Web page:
A U.S. District Court judge stated Nomura Holdings Inc. wasn’t honest about details related to mortgage-backed securities sold to Federal Home Loan Mortgage Corp (OTCBB:FMCC) and Fannie Mae, representing a victory for the Federal Housing Finance Agency. The judge asked company’s conservator to propose update compensation to be paid by Nomura and RBS Securities Inc. The co-defendant underwrote a part of the investments. At the beginning of the case, the regular has asked for almost $1.1 billion.

The implications

The order resulted to an end of a rare trial addressing suspected mortgage-related infractions done during the housing boom. As a matter of fact, in a matter of few years, several firms opted to settle similar allegations rather than going for a court battle. The settlements have resulted in Freddie and Fannie to collect $18 billion in penalties. In the verdict, the judge stated that Nomura in providing credentials for mortgage-backed securities offer to Federal Home Loan and Fannie didn’t accurately disclosed the loans’ quality. The degree of falsity, conservatively considered, is enormous.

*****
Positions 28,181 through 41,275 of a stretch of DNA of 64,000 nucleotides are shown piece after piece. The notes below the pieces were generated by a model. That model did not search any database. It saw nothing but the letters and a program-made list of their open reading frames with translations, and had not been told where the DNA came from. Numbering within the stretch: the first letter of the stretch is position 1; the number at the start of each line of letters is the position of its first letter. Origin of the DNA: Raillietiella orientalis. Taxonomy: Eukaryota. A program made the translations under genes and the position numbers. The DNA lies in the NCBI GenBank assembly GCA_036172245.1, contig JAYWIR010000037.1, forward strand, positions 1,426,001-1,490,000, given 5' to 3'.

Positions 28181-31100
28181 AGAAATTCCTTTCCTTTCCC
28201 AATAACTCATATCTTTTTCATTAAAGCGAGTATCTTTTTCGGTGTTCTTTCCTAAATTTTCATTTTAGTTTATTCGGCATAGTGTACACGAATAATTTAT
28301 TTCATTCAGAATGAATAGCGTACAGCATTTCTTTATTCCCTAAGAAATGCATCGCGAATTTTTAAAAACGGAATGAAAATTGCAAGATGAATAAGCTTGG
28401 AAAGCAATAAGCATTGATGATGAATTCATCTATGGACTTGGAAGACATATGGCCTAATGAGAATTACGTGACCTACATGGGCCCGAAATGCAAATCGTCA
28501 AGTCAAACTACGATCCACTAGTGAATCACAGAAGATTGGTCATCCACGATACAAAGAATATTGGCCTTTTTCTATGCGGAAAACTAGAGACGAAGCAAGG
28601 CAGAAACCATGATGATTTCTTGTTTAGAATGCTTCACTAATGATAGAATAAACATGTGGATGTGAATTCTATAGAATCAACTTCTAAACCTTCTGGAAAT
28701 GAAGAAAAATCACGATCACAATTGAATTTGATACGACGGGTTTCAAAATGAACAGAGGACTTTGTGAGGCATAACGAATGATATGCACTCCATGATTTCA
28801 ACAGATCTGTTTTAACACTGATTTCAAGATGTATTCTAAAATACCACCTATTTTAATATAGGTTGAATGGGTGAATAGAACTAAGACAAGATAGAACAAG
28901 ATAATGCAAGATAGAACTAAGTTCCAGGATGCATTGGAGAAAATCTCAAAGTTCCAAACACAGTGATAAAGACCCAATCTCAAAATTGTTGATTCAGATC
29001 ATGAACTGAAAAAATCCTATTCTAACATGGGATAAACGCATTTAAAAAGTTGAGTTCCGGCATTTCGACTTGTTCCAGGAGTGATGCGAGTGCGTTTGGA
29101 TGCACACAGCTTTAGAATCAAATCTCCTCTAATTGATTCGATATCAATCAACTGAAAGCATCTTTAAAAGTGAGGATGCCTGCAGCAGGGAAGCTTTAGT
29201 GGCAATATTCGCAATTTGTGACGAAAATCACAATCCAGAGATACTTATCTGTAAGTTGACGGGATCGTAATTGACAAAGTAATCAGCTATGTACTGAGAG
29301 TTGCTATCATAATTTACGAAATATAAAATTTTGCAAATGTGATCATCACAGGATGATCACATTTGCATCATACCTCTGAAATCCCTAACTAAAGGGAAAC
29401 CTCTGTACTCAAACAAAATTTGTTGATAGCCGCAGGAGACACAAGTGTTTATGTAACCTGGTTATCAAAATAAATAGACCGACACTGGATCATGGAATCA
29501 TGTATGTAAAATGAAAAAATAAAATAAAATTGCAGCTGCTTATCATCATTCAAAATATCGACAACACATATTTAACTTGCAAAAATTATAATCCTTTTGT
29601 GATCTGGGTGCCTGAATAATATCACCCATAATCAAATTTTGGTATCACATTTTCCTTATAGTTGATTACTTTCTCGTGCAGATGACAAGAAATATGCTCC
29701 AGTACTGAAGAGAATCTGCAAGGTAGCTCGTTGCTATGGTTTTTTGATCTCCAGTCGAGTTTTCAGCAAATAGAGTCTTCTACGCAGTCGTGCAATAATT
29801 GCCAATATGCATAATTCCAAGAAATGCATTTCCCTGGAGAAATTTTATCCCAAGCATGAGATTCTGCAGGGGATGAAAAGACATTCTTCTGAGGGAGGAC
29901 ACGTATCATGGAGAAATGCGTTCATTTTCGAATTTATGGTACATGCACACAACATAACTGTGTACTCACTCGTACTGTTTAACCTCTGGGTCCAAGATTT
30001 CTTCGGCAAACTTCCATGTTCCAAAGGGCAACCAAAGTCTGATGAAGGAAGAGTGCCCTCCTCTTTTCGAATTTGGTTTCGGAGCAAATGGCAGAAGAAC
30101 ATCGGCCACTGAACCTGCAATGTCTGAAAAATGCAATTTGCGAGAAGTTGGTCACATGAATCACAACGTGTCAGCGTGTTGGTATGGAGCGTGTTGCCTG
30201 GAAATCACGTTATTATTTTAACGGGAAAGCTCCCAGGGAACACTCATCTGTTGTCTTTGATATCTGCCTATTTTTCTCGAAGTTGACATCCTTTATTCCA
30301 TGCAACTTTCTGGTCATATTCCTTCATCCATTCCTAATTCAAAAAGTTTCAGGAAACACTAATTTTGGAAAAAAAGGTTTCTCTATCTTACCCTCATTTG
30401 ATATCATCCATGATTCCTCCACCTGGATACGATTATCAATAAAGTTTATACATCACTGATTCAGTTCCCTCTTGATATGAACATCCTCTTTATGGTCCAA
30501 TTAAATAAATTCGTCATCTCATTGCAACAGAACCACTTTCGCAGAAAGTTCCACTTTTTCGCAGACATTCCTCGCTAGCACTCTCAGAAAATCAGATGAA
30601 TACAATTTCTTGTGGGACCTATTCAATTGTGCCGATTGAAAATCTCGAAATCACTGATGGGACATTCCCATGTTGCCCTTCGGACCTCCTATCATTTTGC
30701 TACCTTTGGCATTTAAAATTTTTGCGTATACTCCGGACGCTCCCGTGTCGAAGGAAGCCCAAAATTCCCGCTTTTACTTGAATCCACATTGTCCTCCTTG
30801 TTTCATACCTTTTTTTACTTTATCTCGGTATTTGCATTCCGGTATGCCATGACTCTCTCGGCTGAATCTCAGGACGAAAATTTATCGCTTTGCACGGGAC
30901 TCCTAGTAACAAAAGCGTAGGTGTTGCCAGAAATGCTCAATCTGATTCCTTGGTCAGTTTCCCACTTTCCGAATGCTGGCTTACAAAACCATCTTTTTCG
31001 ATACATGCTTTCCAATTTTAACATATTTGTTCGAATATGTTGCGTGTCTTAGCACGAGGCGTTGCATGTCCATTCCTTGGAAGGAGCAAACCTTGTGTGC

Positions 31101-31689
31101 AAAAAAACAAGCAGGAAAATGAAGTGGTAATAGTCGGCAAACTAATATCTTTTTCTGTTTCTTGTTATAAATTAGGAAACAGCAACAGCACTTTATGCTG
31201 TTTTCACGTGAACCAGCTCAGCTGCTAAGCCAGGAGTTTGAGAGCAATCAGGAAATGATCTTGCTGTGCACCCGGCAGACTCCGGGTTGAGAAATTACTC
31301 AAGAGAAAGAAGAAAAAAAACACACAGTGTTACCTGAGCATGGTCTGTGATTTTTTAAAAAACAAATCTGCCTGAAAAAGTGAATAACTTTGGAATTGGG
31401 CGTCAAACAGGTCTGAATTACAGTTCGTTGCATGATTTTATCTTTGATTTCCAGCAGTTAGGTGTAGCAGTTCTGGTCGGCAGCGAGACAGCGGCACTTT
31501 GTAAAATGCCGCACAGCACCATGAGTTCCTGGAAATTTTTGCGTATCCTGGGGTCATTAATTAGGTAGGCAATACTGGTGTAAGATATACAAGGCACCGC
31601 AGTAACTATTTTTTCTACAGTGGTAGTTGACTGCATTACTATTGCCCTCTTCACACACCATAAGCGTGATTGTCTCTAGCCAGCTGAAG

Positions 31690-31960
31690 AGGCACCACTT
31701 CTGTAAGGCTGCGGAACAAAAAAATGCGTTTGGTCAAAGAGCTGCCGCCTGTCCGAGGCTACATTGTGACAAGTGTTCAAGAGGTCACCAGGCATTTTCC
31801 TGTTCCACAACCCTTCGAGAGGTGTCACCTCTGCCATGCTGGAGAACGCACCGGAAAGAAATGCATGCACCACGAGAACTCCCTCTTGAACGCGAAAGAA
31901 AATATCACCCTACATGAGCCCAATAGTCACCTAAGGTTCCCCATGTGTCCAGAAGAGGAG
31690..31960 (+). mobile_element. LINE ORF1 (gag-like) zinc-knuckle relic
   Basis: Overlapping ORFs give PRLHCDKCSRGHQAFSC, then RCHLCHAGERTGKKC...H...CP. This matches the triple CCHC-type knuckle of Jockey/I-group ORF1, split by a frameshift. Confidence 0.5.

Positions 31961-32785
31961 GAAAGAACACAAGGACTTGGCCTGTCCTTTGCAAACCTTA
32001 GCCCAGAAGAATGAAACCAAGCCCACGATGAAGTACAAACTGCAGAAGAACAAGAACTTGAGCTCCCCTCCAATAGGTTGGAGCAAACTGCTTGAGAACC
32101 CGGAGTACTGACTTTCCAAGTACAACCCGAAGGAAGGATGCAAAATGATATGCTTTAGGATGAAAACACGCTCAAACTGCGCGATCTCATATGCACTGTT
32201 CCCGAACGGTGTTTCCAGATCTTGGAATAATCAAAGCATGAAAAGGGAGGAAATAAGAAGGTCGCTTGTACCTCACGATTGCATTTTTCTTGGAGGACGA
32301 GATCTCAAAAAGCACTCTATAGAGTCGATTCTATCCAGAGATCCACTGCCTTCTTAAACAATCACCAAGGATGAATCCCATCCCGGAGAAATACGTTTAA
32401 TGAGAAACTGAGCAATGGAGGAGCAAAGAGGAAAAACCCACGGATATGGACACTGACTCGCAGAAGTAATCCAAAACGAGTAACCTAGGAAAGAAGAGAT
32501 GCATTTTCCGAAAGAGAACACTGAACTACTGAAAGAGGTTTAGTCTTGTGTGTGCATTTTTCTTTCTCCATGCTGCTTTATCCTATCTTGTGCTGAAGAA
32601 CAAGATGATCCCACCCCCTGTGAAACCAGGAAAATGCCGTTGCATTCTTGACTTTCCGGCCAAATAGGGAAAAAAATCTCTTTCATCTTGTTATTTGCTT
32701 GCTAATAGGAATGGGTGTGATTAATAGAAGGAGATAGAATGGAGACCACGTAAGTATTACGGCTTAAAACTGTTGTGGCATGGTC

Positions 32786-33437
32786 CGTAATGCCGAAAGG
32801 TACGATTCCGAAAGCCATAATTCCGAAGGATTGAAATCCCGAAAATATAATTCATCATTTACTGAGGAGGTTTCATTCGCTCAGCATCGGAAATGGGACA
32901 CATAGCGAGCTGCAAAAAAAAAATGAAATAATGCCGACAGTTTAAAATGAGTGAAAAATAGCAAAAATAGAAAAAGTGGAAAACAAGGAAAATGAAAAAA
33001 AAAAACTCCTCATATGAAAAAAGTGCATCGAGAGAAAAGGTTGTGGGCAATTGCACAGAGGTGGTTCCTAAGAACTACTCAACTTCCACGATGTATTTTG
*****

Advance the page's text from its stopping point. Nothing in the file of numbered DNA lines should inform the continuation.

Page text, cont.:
The investment

During the boom, Federal Home Loan and Fannie invested enormous amount of funds in mortgage-backed securities released by firms like Nomura. Those investments supported profits but, in the financial bust, accounted for sharp losses that eventually prompted government to take over the two mortgage firms in 2008.

RBS and Nomura were two of eighteen financial institutions targeted in 2011 by the regulator FHFA, which stated that the companies didn’t provided complete information about the quality of the loans. During the nonjury trial, lawyers said that RBS and Nomura inflated values of homes behind some securities.

In last trading session, the stock price of FMCC declined more than 1% to close the trading session at $2.73. The decline came at a share volume of 1.76 million compared to average share volume of 2.55 million.